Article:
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Environmental and climatic determinants of molecular diversity and genetic population structure in a coenagrionid damselfly.

Wellenreuther M, Sánchez-Guillén RA, Cordero-Rivera A, Svensson EI, Hansson B - PLoS ONE (2011)

Bottom Line: We found low to moderate genetic sub-structuring between populations (mean F(ST) = 0.06, D(est) = 0.12), and an effect of longitude, but not latitude, on genetic diversity.No significant effects of geographic boundaries (e.g. water bodies) were found.Finally, we did not detect any molecular signatures of range expansions or an effect of geographic suitability, although local precipitation had a strong effect on genetic differentiation.

View Article: PubMed Central - PubMed

Affiliation: Department of Biology, Lund University, Lund, Sweden. maren.wellenreuther@biol.lu.se

ABSTRACT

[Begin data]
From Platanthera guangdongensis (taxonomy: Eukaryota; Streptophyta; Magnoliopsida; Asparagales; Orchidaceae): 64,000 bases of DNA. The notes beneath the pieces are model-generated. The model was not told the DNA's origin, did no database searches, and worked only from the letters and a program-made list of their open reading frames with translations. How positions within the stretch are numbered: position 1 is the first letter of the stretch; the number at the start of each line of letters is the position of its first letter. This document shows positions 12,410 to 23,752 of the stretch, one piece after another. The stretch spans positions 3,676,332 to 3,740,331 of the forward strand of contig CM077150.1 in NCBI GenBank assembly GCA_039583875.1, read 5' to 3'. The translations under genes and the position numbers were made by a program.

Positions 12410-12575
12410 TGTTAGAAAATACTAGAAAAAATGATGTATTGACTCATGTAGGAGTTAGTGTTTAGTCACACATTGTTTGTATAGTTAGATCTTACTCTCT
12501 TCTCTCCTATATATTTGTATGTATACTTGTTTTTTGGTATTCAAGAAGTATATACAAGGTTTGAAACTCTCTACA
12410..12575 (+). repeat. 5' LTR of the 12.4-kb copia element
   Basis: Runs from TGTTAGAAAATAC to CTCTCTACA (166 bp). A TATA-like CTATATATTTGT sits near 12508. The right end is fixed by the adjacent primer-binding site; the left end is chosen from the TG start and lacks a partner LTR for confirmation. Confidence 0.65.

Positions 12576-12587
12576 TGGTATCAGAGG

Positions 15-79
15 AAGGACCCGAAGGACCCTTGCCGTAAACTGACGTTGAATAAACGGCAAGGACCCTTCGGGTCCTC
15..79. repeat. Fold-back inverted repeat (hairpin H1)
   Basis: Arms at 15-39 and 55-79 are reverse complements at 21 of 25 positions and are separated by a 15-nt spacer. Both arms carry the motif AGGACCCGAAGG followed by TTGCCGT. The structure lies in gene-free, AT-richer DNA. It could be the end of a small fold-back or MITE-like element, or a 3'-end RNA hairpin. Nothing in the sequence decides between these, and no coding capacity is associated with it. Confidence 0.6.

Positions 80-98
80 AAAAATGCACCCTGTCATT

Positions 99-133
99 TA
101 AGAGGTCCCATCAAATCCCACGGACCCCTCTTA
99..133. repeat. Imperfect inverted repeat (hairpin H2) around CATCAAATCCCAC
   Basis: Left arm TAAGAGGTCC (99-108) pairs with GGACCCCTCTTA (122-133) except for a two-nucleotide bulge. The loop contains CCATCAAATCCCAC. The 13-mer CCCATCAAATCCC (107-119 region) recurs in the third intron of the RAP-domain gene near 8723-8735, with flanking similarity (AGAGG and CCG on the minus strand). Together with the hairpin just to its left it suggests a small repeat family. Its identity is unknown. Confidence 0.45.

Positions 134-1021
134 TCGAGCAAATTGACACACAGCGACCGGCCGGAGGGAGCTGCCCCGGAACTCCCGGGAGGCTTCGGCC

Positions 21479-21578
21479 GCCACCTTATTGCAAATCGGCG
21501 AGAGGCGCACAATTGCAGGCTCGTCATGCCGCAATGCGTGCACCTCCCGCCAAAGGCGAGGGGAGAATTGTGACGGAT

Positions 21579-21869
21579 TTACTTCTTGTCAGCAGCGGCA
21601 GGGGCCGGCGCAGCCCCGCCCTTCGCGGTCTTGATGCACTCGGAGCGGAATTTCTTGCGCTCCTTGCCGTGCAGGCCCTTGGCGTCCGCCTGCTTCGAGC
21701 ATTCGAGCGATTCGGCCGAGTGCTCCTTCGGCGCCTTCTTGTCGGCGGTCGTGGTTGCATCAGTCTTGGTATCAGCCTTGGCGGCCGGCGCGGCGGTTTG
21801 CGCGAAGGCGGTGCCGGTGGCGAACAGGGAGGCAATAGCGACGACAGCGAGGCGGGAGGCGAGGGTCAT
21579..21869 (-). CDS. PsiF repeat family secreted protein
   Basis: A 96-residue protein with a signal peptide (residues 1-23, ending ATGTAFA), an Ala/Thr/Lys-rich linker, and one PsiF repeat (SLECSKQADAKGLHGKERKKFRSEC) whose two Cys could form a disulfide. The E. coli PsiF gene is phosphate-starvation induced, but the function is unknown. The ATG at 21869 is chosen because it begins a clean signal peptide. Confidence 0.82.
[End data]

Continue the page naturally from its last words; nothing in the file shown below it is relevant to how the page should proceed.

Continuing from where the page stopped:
Identifying environmental factors that structure intraspecific genetic diversity is of interest for both habitat preservation and biodiversity conservation. Recent advances in statistical and geographical genetics make it possible to investigate how environmental factors affect geographic organisation and population structure of molecular genetic diversity within species. Here we present a study on a common and wide ranging insect, the blue tailed damselfly Ischnuraelegans, which has been the target of many ecological and evolutionary studies. We addressed the following questions: (i) Is the population structure affected by longitudinal or latitudinal gradients?; (ii) Do geographic boundaries limit gene flow?; (iii) Does geographic distance affect connectivity and is there a signature of past bottlenecks?; (iv) Is there evidence of a recent range expansion and (vi) what is the effect of geography and climatic factors on population structure? We found low to moderate genetic sub-structuring between populations (mean F(ST) = 0.06, D(est) = 0.12), and an effect of longitude, but not latitude, on genetic diversity. No significant effects of geographic boundaries (e.g. water bodies) were found. F(ST)-and D(est)-values increased with geographic distance; however, there was no evidence for recent bottlenecks. Finally, we did not detect any molecular signatures of range expansions or an effect of geographic suitability, although local precipitation had a strong effect on genetic differentiation. The population structure of this small insect has probably been shaped by ecological factors that are correlated with longitudinal gradients, geographic distances, and local precipitation. The relatively weak global population structure and high degree of genetic variation within populations suggest that I. elegans has high dispersal ability, which is consistent with this species being an effective and early coloniser of new habitats.